Life sciences A to Z - I is for investment allocation
On the evening of Monday 10 July the Rt Hon Jeremy Hunt delivered his first Mansion House speech as the UK Chancellor of the Exchequer.
Amidst the Palladian splendour of the official residence of the Lord Mayor of London, his survey of the state of the British economy was delivered against the backdrop of a cost-of-living crisis and persistent inflationary pressures. Reiterating the Government's determination to tackle inflation, and bring it back in line with the 2% target, the Chancellor doubled down on Prime Minister Rishi Sunak's characterisation of that mission as the number one priority. And as he explained, it must come first above all else, in order to unlock the PM's two other economic priorities – reducing debt and growing the economy.
Having set that context, a key element of the speech was dedicated to future growth. And in particular, plans to unlock capital for growth businesses in the UK, with a particular focus on the life science and technology sectors.
The Chancellor made no bones that he and the Prime Minister have big ambitions. While the UK may in the last decade have become Europe's largest life science sector, they want more:
"We want to be the world's next Silicon Valley and a science superpower, embracing new technologies like AI in a way that brings together the skills of our financiers, entrepreneurs and scientists to make our country a force for good in the world."
The Chancellor laid out three core elements for intended reform.
- Incentivising companies to start and grow in the UK by strengthening our position as a listing destination – with London being the "global capital for capital" no less. As part of this, the recommendations of Rachel Kent's Investment Research Review have been accepted in full and market engagement is to commence to inform proposed rule changes on removing the requirement to unbundle research costs by the first half of 2024.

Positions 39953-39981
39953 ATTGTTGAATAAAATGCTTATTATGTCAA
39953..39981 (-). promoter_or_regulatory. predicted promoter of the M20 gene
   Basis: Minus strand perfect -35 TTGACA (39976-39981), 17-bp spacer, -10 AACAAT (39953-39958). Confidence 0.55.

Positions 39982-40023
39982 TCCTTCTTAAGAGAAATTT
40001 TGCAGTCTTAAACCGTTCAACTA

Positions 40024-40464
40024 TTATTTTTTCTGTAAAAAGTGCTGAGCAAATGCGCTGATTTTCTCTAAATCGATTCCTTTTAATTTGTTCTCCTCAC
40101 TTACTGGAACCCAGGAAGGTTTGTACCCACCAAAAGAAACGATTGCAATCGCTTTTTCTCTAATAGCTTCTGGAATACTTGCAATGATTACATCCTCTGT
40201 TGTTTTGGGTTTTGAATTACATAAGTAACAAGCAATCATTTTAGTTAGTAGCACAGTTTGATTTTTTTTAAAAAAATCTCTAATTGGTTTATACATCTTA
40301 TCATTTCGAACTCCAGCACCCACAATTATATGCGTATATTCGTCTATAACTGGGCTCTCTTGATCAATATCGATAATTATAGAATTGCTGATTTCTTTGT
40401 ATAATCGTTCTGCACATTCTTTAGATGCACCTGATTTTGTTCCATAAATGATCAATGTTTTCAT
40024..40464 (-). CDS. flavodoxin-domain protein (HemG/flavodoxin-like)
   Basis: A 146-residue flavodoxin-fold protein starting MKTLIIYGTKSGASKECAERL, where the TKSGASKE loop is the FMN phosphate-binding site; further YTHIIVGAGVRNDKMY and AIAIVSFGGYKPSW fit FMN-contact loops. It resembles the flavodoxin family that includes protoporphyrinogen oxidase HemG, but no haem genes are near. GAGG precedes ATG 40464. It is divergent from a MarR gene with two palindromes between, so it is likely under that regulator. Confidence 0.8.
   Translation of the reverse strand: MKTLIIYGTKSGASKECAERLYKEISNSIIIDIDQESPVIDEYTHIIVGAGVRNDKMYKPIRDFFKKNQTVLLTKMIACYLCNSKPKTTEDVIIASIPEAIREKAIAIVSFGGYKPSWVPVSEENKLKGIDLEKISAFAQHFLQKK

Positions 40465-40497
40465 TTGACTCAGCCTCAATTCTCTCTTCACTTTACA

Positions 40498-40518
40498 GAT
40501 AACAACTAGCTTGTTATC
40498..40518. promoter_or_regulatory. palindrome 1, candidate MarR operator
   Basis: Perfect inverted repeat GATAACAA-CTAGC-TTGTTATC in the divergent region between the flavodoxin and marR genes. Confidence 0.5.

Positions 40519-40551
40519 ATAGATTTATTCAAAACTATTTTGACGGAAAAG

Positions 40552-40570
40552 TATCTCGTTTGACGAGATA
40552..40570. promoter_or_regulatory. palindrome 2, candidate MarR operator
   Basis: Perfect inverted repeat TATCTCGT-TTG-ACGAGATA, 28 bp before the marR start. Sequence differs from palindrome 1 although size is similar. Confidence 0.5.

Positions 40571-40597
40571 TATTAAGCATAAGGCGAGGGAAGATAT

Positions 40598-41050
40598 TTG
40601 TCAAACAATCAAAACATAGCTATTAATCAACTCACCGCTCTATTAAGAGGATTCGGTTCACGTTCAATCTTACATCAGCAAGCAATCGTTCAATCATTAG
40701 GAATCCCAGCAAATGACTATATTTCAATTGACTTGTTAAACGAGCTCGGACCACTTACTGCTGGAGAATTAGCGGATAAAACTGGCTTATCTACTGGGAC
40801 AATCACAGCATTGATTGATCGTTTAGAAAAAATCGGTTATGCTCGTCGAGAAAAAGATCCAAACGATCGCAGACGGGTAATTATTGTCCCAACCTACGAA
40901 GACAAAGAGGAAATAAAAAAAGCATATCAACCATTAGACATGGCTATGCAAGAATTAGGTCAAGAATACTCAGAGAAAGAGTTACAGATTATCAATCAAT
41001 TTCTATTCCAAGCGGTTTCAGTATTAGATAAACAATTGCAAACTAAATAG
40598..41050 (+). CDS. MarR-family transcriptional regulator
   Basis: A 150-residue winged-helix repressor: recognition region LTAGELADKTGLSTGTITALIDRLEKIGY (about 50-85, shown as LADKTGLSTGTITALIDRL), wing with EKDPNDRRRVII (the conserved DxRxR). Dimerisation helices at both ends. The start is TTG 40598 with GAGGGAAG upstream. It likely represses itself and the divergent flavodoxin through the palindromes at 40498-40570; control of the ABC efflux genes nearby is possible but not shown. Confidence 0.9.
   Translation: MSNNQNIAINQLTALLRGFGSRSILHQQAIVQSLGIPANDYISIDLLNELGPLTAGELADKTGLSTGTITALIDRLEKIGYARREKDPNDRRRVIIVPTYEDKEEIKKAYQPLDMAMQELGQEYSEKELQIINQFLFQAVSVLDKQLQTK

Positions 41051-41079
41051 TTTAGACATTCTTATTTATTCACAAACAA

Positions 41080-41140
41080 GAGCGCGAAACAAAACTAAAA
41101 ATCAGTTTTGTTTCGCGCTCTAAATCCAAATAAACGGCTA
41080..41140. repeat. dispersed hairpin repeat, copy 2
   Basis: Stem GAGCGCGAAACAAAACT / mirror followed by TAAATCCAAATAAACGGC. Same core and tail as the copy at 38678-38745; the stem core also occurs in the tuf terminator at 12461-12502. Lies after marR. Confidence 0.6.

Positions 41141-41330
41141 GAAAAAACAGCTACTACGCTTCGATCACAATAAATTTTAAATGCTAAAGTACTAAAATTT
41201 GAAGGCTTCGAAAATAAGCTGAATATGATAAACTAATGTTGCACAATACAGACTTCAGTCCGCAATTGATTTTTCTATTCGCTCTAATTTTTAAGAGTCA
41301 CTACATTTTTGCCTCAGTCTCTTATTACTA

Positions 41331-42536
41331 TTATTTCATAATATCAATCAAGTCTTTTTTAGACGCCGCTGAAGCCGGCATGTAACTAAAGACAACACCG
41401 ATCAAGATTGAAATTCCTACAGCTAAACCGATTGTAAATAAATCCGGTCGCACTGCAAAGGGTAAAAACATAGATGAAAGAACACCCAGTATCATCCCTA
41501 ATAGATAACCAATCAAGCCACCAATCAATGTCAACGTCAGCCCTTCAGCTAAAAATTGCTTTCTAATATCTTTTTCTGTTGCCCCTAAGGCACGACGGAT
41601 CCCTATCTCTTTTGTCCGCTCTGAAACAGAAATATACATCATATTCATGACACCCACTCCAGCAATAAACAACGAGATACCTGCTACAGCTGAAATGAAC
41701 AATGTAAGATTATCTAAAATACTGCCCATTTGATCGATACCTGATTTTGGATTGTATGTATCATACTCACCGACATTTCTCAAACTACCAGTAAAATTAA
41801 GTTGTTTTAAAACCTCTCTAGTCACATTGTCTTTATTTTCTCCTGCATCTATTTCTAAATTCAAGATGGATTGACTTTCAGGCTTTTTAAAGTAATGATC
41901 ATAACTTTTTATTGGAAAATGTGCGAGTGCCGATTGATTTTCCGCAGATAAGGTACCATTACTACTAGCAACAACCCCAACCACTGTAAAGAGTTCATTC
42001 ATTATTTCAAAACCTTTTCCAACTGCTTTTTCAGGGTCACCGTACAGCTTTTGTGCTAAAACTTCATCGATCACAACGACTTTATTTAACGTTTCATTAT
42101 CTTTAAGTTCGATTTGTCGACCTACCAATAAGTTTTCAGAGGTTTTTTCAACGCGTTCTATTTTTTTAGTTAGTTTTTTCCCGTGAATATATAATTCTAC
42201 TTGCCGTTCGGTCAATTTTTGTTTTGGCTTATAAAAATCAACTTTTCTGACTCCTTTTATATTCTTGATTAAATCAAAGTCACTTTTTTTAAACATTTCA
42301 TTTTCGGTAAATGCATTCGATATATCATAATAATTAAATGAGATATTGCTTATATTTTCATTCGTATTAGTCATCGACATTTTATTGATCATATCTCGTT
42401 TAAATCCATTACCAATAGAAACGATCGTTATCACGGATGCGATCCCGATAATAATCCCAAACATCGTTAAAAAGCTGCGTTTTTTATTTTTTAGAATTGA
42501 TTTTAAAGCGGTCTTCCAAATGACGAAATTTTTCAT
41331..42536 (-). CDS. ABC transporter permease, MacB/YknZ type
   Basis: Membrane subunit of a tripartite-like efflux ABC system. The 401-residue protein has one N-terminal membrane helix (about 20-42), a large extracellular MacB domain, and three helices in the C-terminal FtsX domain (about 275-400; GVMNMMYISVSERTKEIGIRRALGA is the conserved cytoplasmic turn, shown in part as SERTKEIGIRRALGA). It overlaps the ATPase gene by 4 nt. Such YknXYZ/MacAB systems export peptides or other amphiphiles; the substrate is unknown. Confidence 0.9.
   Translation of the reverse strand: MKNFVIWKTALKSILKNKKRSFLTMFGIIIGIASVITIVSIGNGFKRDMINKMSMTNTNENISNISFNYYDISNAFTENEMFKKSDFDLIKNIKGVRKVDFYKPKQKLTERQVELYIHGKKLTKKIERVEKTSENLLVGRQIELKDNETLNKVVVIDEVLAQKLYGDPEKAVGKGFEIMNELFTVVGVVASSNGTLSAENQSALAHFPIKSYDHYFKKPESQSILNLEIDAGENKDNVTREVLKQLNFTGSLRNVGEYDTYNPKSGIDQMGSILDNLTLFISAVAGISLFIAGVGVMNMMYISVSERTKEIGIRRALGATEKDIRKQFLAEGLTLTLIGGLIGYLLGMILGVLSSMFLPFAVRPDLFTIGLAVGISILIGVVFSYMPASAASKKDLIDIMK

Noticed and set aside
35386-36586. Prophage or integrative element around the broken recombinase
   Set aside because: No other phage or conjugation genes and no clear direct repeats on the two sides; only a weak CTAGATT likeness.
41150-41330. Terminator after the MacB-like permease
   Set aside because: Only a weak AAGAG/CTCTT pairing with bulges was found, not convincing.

- Simplifying the financial services rulebook with a tilt towards growth-friendly regulation, faster innovation with regulators and the repeal of almost 100 pieces of retained EU law deemed 'unnecessary'.
- And most pertinently for capital hungry, life science companies an eye-catching proposal to unlock pension funds to provide greater liquidity for high-growth companies.
The Mansion House Compact
Worth over £2.5 trillion, the UK has the largest pension market in Europe, bolstered somewhat in recent years by the implementation of workplace auto-enrolment. But as the Chancellor observed, the core institutional investors managing those funds are not as highly invested in UK high-growth companies as their international counterparts. By way of example, defined contribution pension schemes in the UK invest less than 1% of their funds in unlisted equity, compared to between 5 – 6% in Australia.
With a view to addressing this imbalance Whitehall has engaged with leading pension schemes, insurers, asset managers and experts to construct what has been dubbed the 'Mansion House Compact'. A commitment, signed up to by leading players in the pension world, to increase their allocation to growth capital. Many of the country's largest defined contribution (DC) schemes – Aviva, Scottish Widows, L&G, Aegon, Phoenix, Nest, Smart pension, M&G and Mercer – who together represent two-thirds of the UK's entire DC workplace market have signed up to the objective of allocating at least 5% of their default funds to unlisted equities by 2030. It is thought that if the remaining DC market follows suit, this could potentially unlock up to £50 billion of investment into high growth companies by that time.
£50 billion. Over the next six years.
And with a clear steer from HMG that the life sciences sector is intended to be a principal beneficiary of this largesse, it is little wonder that the BIA welcomed the announcement as "a watershed for our sector" and "a seminal moment when it comes to UK investment into biotech". In its recent review of UK biotech financing, the BIA noted that 2022 was the third best year on record for investment into private companies, with some £1,210 million raised from the venture markets, predominantly in early stage and seed rounds. Could the unlocking of a hefty slice of £50 billion be the much-awaited panacea for those companies seeking later stage and bigger ticket investment?
The jury is yet out, and consultations no doubt lie ahead. But with a strong steer from the Chancellor that all final decisions will be made ahead of the Autumn Statement later this year, and with what looks like a happy incidence of joined up thinking from policy-makers and the financial services sector to get behind the ambition of making the UK a science superpower, this was an encouraging statement about the direction of travel. A direction that is unlikely to shift whoever governs after the 2024 general election.